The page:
If the Brussels sprouts are still on the stalk, remove the sprouts before storing but leave the outer leaves intact. Store in the refrigerator in a plastic bag, loosely closed, and they will last about a week. Blanch before freezing for a longer term option.


where we grow

We grow our loose Brussels sprouts using the conventional growing method year round in Salinas and Santa Maria, California, June though January and in Yuma, Arizona from December through May.  Our conventionally grown Brussels sprout stalks are available September through April from Salinas and Santa Maria, California as well as Yuma, Arizona.

BUTTER LEAF LETTUCE

Also known as butterhead, Boston, and Bibb lettuce - butter leaf lettuce has a soft, buttery texture with a sweet, mild flavor. Heads form in a small, round, loose shape and they are rich in calcium, potassium and vitamins.

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how to choose

When looking for butter leaf lettuce, choose heads where the leaves are loose and bright green in color. Avoid heads that show signs of wilting, or have yellow/brown discoloration.

how to prepare

Wash before using. The leaves of butter leaf lettuce are often fragile, so wait to dress them until right before serving.

 

how to store

Butter leaf lettuce is fragile and the leaves can wilt quickly. Store washed and dried lettuce in the refrigerator in a perforated bag for up to five days.

where we grow

We grow butter leaf lettuce year round using the conventional growing method in Salinas and Santa Maria, California from April through December and in Yuma, Arizona from December through March.

CABBAGE

Cabbage belongs to the cruciferous family and is related to cauliflower, broccoli and Brussels sprouts. This hardy vegetable has heads that are are tight with thick, veined leaves and packed full of nutrients. Cabbage is an incredibly versatile ingredient - shifting in flavor in texture depending on how you prepare it.

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how to choose

Pick heads that are tight and feel heavy for their size. Look for heads with shiny, compact leaves. Avoid cabbage with any discoloration, cracks, bruises, or blemishes.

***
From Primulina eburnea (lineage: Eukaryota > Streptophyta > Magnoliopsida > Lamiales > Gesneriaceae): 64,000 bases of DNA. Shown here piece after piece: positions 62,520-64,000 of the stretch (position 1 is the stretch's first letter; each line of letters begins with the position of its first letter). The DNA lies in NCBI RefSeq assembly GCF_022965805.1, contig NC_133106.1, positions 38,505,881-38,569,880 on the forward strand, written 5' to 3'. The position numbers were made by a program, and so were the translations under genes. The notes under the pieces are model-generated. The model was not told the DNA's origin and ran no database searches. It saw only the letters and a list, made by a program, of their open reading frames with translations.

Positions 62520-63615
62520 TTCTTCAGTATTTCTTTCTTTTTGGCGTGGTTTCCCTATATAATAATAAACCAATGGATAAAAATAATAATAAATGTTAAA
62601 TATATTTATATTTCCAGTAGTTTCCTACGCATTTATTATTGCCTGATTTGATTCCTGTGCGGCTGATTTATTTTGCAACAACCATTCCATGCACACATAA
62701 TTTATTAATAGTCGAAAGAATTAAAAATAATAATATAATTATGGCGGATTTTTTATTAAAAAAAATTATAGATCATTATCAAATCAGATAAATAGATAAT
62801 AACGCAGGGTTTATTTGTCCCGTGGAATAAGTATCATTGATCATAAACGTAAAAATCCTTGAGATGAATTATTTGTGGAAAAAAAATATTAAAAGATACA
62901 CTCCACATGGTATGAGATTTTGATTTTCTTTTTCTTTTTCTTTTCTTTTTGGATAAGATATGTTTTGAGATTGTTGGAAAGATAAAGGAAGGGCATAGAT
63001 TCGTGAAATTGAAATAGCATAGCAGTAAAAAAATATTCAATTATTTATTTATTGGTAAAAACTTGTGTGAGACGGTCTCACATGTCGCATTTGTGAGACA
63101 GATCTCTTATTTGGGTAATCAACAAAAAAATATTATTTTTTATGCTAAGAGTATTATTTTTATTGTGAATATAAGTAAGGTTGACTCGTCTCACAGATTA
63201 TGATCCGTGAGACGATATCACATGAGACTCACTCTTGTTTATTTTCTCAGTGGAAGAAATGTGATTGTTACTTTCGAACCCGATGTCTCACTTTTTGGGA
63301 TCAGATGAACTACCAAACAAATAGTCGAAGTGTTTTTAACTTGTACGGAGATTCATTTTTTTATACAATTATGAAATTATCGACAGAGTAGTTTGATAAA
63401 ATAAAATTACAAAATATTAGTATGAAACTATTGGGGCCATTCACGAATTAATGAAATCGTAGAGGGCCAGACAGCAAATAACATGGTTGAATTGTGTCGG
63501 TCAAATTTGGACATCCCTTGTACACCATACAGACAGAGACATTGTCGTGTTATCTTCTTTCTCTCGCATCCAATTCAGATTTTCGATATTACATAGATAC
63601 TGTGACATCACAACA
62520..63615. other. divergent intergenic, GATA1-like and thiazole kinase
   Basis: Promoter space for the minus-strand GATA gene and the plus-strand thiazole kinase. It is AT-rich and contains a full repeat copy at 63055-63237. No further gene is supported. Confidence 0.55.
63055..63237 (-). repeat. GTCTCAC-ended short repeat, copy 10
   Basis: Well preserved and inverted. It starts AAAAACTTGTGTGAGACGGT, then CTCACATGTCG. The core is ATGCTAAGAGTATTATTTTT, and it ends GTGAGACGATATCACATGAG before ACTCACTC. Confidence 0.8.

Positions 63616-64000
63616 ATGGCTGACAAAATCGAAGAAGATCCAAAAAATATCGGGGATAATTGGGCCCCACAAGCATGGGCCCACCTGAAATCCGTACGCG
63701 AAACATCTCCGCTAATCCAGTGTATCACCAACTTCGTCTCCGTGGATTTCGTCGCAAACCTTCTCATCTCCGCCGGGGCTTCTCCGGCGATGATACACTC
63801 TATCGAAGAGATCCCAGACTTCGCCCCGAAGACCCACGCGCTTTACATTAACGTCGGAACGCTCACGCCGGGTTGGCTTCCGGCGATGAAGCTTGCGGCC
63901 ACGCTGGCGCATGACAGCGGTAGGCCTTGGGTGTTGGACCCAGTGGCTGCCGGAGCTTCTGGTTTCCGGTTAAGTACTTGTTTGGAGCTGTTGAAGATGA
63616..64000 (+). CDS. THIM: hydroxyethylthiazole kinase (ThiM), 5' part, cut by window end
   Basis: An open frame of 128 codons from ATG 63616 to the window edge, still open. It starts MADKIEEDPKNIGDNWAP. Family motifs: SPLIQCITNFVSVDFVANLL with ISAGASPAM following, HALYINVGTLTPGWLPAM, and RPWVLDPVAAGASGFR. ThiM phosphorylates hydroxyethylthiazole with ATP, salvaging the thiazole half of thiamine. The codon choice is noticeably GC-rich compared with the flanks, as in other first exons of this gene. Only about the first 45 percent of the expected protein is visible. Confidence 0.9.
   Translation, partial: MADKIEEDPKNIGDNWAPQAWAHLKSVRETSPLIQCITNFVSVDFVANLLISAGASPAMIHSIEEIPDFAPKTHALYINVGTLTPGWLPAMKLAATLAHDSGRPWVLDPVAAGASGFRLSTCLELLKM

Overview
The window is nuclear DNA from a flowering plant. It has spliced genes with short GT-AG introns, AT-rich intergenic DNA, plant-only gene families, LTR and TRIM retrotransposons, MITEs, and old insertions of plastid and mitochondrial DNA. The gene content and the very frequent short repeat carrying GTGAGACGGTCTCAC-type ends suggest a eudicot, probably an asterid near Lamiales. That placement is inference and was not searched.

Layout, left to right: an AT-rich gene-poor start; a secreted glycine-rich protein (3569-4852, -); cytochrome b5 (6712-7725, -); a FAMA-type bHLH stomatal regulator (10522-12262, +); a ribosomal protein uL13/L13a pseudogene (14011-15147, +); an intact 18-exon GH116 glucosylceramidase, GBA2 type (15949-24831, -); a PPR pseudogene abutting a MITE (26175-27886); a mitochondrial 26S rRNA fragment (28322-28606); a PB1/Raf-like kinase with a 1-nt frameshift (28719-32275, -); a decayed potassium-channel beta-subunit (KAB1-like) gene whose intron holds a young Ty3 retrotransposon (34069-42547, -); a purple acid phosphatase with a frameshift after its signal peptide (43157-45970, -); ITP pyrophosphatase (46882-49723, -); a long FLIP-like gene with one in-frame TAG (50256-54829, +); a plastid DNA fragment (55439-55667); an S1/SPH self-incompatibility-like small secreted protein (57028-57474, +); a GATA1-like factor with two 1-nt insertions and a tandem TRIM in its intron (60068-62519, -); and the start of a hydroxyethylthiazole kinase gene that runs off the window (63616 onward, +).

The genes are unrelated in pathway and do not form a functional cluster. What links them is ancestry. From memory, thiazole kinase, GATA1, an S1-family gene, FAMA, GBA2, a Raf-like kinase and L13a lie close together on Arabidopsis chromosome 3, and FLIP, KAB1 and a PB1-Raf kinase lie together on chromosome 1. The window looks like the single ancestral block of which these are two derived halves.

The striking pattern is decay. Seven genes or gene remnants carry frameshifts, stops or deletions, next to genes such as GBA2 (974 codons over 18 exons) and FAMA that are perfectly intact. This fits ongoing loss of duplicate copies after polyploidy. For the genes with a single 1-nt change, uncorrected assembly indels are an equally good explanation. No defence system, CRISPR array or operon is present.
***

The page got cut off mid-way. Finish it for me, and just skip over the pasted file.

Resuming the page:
how to prepare

Discard outer leaves if loose or limp, cut into quarters, then wash. Remove the hard core in the center then chop or finely shred the leaves. Note: To achieve tastiest results, sightly saute, boil or stir-fry.  Overcooking cabbage can intensify its strong odor and a limp texture. 

 

how to store

Whole cabbages will keep in a cool, well-ventilated place for two weeks. Cover cut cabbage in plastic wrap and store in the crisper section of the fridge for up to two days. For best results, leave the heads whole, and don't wash or cut them until you're ready to prep.

where we grow

Cabbage, that is grow using the conventional growing method, comes from Phoenix, Arizona from December through May.  Our Pure Pacific organic cabbage comes from Salinas, California from July through September and then is grown in Scottsdale, Arizona from November through April.

CARROTS

Carrots are a root vegetable that are both versatile and nutritious. They are rich in vitamin A, stocked in fiber, and provide an excellent resource for vitamins B, C, D and E. They have a crunchy texture and a sweet taste.

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how to choose

Good quality carrots should be well-shaped with firm, smooth exteriors. Color should be vibrant orange to orange-red. The deeper the orange-color, the more beta-carotene is present in the carrot. Avoid carrots that are excessively cracked or forked as well as those that are limp or rubbery.